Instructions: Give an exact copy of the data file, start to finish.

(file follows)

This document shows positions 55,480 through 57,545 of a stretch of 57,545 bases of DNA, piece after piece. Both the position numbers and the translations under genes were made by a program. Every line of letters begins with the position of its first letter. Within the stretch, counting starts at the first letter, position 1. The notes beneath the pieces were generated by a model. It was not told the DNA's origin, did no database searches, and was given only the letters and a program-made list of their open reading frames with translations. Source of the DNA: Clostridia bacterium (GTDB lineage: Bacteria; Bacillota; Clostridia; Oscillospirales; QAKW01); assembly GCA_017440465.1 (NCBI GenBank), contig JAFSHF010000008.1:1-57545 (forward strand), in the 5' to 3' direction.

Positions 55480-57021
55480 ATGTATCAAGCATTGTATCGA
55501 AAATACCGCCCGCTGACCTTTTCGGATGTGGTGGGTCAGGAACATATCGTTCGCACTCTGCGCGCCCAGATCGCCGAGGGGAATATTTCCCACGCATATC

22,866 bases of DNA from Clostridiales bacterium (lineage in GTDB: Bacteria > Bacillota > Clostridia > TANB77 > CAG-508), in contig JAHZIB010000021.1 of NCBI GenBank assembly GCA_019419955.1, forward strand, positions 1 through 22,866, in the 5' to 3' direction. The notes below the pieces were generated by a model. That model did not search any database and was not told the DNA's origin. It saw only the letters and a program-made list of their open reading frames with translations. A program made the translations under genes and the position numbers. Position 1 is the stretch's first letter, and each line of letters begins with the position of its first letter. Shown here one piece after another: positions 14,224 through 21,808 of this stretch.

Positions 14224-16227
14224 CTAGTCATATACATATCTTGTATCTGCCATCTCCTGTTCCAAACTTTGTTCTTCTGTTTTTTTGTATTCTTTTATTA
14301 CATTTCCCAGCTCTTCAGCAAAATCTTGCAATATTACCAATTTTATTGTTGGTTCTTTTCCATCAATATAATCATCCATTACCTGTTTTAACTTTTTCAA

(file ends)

This document shows positions 55,480 through 57,545 of a stretch of 57,545 bases of DNA, piece after piece. Both the position numbers and the translations under genes were made by a program. Every line of letters begins with the position of its first letter. Within the stretch, counting starts at the first letter, position 1. The notes beneath the pieces were generated by a model. It was not told the DNA's origin, did no database searches, and was given only the letters and a program-made list of their open reading frames with translations. Source of the DNA: Clostridia bacterium (GTDB lineage: Bacteria; Bacillota; Clostridia; Oscillospirales; QAKW01); assembly GCA_017440465.1 (NCBI GenBank), contig JAFSHF010000008.1:1-57545 (forward strand), in the 5' to 3' direction.

Positions 55480-57021
55480 ATGTATCAAGCATTGTATCGA
55501 AAATACCGCCCGCTGACCTTTTCGGATGTGGTGGGTCAGGAACATATCGTTCGCACTCTGCGCGCCCAGATCGCCGAGGGGAATATTTCCCACGCATATC

22,866 bases of DNA from Clostridiales bacterium (lineage in GTDB: Bacteria > Bacillota > Clostridia > TANB77 > CAG-508), in contig JAHZIB010000021.1 of NCBI GenBank assembly GCA_019419955.1, forward strand, positions 1 through 22,866, in the 5' to 3' direction. The notes below the pieces were generated by a model. That model did not search any database and was not told the DNA's origin. It saw only the letters and a program-made list of their open reading frames with translations. A program made the translations under genes and the position numbers. Position 1 is the stretch's first letter, and each line of letters begins with the position of its first letter. Shown here one piece after another: positions 14,224 through 21,808 of this stretch.

Positions 14224-16227
14224 CTAGTCATATACATATCTTGTATCTGCCATCTCCTGTTCCAAACTTTGTTCTTCTGTTTTTTTGTATTCTTTTATTA
14301 CATTTCCCAGCTCTTCAGCAAAATCTTGCAATATTACCAATTTTATTGTTGGTTCTTTTCCATCAATATAATCATCCATTACCTGTTTTAACTTTTTCAA